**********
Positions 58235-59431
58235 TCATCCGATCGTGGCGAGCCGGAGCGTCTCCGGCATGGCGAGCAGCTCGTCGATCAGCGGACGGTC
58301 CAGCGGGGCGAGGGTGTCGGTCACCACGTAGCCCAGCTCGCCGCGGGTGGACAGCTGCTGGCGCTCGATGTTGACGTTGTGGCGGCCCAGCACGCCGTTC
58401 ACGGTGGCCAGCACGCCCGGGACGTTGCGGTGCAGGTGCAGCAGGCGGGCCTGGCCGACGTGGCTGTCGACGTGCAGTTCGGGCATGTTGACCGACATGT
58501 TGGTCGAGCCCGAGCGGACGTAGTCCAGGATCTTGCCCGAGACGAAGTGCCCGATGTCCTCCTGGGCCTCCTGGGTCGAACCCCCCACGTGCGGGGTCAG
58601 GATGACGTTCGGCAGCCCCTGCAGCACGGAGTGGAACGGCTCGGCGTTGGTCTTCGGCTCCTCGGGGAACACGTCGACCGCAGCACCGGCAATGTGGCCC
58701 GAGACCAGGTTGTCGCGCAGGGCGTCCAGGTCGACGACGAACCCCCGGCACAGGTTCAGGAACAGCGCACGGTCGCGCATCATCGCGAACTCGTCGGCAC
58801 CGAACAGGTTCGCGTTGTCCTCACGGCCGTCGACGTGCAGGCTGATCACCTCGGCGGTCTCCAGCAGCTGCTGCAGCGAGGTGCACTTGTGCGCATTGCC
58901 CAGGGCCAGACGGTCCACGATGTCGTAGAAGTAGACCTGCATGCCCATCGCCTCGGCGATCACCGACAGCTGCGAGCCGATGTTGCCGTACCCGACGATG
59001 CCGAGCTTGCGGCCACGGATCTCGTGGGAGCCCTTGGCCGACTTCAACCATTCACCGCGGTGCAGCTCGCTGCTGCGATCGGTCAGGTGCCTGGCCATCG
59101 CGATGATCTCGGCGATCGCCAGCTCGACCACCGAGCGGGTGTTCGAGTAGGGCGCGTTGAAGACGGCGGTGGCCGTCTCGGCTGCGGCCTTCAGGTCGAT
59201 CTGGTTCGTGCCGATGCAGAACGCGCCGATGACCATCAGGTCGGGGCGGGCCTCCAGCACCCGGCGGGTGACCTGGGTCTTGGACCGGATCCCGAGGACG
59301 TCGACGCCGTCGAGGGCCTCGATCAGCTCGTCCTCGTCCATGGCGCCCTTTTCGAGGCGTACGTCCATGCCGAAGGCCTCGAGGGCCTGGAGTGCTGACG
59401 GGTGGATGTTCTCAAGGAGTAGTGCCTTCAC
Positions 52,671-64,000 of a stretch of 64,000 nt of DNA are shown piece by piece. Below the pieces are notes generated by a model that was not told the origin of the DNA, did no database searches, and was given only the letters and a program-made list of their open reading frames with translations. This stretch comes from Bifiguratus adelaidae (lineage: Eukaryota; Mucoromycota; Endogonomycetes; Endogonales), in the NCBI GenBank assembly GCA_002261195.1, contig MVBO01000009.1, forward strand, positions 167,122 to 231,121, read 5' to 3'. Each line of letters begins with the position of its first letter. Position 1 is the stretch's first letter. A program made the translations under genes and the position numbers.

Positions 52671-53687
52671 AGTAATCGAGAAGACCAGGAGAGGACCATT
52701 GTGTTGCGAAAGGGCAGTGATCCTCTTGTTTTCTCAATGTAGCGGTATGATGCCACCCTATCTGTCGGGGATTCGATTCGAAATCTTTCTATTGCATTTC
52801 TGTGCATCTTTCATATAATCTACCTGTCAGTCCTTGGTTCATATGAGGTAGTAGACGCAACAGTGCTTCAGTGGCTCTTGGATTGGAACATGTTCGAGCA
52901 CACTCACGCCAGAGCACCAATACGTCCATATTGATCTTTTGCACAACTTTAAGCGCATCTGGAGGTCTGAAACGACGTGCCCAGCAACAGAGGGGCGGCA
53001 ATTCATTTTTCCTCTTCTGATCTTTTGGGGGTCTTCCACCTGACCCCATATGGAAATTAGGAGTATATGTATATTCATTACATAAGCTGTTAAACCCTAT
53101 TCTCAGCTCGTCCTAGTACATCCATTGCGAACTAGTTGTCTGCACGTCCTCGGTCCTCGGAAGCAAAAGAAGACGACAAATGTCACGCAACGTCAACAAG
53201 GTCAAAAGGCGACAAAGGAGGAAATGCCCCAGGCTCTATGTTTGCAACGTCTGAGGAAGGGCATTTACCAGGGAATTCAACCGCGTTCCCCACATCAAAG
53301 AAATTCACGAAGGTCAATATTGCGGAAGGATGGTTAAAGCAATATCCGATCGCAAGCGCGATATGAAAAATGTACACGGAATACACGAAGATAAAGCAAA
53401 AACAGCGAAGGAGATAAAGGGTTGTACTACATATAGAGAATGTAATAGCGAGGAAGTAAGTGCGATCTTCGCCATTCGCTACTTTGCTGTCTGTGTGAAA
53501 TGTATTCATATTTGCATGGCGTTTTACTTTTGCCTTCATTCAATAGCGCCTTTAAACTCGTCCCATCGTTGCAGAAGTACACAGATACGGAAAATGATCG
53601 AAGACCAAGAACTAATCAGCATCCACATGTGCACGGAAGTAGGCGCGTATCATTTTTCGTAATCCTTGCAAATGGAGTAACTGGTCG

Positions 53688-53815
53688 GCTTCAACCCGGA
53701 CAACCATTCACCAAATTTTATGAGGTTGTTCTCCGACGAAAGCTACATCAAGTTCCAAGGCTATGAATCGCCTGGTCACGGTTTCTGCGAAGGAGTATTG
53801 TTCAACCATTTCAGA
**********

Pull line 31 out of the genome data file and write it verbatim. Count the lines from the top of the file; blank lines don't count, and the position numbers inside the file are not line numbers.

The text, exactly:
53801 TTCAACCATTTCAGA